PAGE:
Thursday, June 25, 2009

Medieval Footpath

Saint James(in Spanish, Santiago) was one of the 12 Apostles of Christ. After Jesus was crucified, the Apostles were to go forth and spread the Gospel. As the story goes, James went to Spain where he had little success in converting the locals. Upon his return to Jerusalem he was promptly beheaded by King Herod Agrippa, making him the first Apostle to be martyred. James' followers secreted his body away in a boat and sent it back to Spain where they buried it and it laid hidden for several hundred years. Then, in 813 AD a curious hermit followed "sweet music and twinkling stars" to a remote field in Galicia, in northern Spain and discovered what was to be identified as the tomb of Saint James. King Alphonso II of Spain visited the site, built a church and monastery over the tomb and declared Santiago patron saint of Spain.
Pilgrimages to the site began and by the ninth century, the number of Pilgrims rose over the years, and peaked in the eleventh and twelfth centuries, when about a half million people made the pilgrimage and when many of the towns and cities along the camino were built. Most of these ancient villages have changed very little over the centuries. After around 1500AD the number of Pilgrims dropped off significantly because of reformation, political reasons and other factures. But In 1982 Pope John Paul II visited Santiago de Compostela and popularity soared once again and has grown steadily since then. In 1987, the European Union declared the Camino Europe's first cultural itinerary. In 1993 UNESCO added the Camino to its World Heritage list.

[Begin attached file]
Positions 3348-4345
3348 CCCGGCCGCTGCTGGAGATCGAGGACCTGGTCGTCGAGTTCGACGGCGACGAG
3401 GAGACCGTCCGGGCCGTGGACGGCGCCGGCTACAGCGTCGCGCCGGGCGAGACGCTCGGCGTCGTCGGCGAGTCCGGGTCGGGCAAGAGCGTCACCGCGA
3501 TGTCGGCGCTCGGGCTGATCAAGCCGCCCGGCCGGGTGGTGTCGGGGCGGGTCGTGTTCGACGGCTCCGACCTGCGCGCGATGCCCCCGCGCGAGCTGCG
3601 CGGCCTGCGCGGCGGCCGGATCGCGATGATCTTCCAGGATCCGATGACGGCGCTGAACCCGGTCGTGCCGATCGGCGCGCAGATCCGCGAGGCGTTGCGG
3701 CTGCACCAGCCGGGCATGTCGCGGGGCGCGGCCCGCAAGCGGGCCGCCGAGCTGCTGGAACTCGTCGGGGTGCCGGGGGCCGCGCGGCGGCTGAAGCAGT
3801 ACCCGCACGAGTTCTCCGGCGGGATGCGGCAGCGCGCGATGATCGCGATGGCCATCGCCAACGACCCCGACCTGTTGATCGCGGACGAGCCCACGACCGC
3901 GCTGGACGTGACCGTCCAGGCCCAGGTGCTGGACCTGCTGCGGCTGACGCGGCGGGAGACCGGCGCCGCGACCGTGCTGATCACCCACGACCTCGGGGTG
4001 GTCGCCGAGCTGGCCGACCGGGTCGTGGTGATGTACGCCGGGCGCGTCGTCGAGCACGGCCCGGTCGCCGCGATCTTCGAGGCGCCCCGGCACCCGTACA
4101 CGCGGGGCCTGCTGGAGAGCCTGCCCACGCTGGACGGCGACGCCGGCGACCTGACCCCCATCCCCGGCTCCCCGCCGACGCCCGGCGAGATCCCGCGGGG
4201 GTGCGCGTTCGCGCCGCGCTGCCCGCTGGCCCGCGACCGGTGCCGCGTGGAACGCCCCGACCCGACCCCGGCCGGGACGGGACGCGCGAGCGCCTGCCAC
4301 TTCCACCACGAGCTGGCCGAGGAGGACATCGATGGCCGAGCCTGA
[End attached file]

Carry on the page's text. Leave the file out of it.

The Gospel tells us that James, son of Zebedee, was in his boat mending nets with his brother John, when Jesus summoned them, saying "Follow me and I will make you a fisher of men". James and his brother did follow Jesus. And if one considers that today 100,000 people a year make the pilgrimage to Santiago de Compostela to visit his burial place, it would seem that James is still "a fisher of men" over 2000 years later.

No comments:

Post a Comment